• Table 3 presents results for EP ratings. For parent, peer, and teacher ratings, pathways could be constrained to be equal across genders. C could be dropped for parent ratings without a significant fit reduction, but dropping either A or C for peer or teacher ratings resulted in a significant decrease in fit of the models. In the best fitting models, A accounted for 46 to 63% of the variance, C accounted for 17 to 31% of the variance, and E explained a moderate 20 to 38% of the variance in EP ratings.
  • Conclusions – Aim 2
  • With only one exception (teacher ratings of BP), path estimates could be constrained to be equal across gender when estimating the variance explained by A, C, and E in BP and EP models. Parameter estimates suggest that genes are the most important influence on ratings of BP and EP from parents, peers, and teachers. Estimates of the shared and unique environment suggest low to moderate influences on BP and EP.
  • In the future, we plan to integrate information from multiple informants into multiple rater models.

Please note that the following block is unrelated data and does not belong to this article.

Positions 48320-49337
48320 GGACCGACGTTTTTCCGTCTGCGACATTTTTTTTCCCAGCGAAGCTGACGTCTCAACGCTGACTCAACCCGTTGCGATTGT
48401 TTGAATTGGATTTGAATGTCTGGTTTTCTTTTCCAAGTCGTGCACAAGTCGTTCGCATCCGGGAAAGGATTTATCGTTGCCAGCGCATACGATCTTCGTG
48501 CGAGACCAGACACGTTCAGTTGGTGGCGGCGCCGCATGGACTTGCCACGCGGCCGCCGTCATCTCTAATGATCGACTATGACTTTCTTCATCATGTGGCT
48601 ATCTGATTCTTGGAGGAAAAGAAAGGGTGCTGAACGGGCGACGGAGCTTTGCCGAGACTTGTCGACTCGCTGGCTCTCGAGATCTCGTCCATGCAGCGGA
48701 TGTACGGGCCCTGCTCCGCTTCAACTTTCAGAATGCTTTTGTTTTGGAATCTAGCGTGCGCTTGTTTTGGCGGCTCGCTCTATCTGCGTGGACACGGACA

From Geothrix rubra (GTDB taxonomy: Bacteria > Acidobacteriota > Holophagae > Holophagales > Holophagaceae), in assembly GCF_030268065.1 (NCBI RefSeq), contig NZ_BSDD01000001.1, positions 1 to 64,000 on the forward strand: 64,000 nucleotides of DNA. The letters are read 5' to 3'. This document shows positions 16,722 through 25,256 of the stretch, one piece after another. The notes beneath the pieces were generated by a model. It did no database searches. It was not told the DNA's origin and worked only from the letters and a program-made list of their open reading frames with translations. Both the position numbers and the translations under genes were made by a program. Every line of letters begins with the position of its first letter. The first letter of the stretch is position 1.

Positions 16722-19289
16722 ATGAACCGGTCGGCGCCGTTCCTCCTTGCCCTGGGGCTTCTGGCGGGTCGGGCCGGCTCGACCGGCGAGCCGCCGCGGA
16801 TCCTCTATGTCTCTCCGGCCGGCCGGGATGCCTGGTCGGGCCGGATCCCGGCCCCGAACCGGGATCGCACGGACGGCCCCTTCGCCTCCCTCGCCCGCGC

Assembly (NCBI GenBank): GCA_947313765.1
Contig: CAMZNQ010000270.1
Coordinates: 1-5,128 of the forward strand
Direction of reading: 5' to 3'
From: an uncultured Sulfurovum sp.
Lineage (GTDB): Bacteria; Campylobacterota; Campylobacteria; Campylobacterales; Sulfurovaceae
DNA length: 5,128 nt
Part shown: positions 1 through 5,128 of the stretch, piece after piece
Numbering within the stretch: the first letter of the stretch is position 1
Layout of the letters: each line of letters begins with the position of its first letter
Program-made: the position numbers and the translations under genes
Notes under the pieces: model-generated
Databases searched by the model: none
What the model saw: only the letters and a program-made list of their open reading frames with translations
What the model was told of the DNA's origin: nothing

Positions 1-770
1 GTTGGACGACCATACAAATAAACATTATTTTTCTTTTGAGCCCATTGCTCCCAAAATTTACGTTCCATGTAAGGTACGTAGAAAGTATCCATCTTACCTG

• Although cumbersome, gathering data from multiple informants permits researchers to use more sophisticated modeling procedures and get a more complete picture of the phenotype of interest.
  • Conclusions – Aim 1
  • SEM results suggest that, whenever possible, researchers should gather informant data from
  • peers when attempting to predict problem behavior, particular adolescent substance use.
  • The parameter estimates in Table 1 for models in which path estimates were not constrained
  • equal across gender show some potential gender differences between informant ratings. We
  • are currently doing further exploration of gender differences.
    • References
  • Grant, BF, & Dawson, DA (1997). Age at onset of alcohol use and its association with DSM-IV alcohol abuse and dependence: Results from the National Longitudinal Alcohol Epidemiologic Survey. J. of Substance Abuse, 9, 103-110.
  • Achenbach, TM, McConaughy, SH, & Howell, CT (1987). Child/adolescent behavioral and emotional problems: Implications of cross- informant correlations for situational specificity. Psych Bulletin, 101, 213-232.
  • Pulkkinen, L, Kaprio, J, & Rose, R J (1999). Peers, teachers and parents as assessors of the behavioural and emotional problems of twins and their adjustment: The Multidimensional Peer Nomination Inventory. Twin Research, 2, 274-285.
  • Neale, MC, Boker, SM, Xie, G, & Maes, HH (1999). Mx: Statistical modeling (5th ed.).

Presented at the 5th Annual Guze Symposium on Alcoholism (2005) in St. Louis, MO.